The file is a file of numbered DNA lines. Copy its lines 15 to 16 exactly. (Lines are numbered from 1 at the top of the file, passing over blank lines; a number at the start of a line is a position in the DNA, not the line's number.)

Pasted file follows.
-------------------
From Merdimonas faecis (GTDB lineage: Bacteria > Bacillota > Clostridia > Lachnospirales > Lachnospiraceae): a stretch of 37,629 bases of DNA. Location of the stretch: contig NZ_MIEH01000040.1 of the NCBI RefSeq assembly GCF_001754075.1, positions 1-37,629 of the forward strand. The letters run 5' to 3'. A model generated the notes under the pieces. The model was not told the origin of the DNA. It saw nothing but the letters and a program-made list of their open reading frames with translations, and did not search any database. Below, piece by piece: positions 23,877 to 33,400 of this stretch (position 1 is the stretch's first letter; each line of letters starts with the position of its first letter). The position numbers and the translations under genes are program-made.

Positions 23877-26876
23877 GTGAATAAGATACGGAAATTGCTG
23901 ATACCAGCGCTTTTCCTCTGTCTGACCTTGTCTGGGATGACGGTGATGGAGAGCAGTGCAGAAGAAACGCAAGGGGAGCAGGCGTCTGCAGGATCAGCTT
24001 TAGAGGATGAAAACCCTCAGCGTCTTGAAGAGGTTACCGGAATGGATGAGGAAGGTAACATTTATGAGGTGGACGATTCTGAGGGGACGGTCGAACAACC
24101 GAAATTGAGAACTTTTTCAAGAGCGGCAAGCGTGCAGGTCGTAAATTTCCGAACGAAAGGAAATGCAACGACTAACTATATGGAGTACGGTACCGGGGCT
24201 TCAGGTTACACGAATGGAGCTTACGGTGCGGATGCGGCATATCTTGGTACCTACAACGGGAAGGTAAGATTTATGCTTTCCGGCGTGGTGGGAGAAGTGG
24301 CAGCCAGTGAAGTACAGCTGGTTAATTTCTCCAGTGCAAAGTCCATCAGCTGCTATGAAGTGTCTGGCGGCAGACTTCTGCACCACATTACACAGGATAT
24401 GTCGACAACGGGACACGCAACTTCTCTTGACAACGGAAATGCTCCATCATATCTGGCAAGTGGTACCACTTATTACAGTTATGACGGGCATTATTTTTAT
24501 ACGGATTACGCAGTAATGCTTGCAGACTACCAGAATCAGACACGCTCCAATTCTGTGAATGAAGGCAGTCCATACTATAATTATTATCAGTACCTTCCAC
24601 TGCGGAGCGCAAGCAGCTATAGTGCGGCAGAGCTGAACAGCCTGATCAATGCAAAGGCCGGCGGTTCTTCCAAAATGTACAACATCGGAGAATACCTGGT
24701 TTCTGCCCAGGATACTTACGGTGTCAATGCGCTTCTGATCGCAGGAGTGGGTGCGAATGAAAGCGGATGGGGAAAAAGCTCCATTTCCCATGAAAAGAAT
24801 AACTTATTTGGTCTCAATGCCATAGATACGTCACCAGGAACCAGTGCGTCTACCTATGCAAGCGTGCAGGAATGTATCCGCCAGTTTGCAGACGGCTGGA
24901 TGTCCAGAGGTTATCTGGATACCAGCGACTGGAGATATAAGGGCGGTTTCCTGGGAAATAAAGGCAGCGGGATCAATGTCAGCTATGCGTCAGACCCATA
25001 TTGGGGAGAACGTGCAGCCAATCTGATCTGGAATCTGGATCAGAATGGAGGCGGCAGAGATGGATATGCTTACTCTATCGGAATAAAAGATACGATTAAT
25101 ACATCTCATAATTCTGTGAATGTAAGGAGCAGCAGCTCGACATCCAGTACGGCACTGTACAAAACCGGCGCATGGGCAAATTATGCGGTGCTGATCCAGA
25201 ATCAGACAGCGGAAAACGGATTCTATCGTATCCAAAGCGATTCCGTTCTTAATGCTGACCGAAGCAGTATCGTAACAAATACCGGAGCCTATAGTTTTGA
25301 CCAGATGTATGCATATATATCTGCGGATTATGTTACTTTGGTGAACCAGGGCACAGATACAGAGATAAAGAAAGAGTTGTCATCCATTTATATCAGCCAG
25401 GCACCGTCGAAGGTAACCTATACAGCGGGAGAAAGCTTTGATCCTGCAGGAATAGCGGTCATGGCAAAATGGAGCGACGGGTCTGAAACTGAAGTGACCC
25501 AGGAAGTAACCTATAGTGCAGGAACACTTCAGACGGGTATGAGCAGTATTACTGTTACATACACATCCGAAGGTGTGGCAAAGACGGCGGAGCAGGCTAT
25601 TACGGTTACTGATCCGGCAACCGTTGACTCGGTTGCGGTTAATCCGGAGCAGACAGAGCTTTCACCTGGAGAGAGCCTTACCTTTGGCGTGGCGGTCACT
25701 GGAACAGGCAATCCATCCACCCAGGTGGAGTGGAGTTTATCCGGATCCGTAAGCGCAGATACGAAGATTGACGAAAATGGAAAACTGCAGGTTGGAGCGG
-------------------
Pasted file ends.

25001 TTGGGGAGAACGTGCAGCCAATCTGATCTGGAATCTGGATCAGAATGGAGGCGGCAGAGATGGATATGCTTACTCTATCGGAATAAAAGATACGATTAAT
25101 ACATCTCATAATTCTGTGAATGTAAGGAGCAGCAGCTCGACATCCAGTACGGCACTGTACAAAACCGGCGCATGGGCAAATTATGCGGTGCTGATCCAGA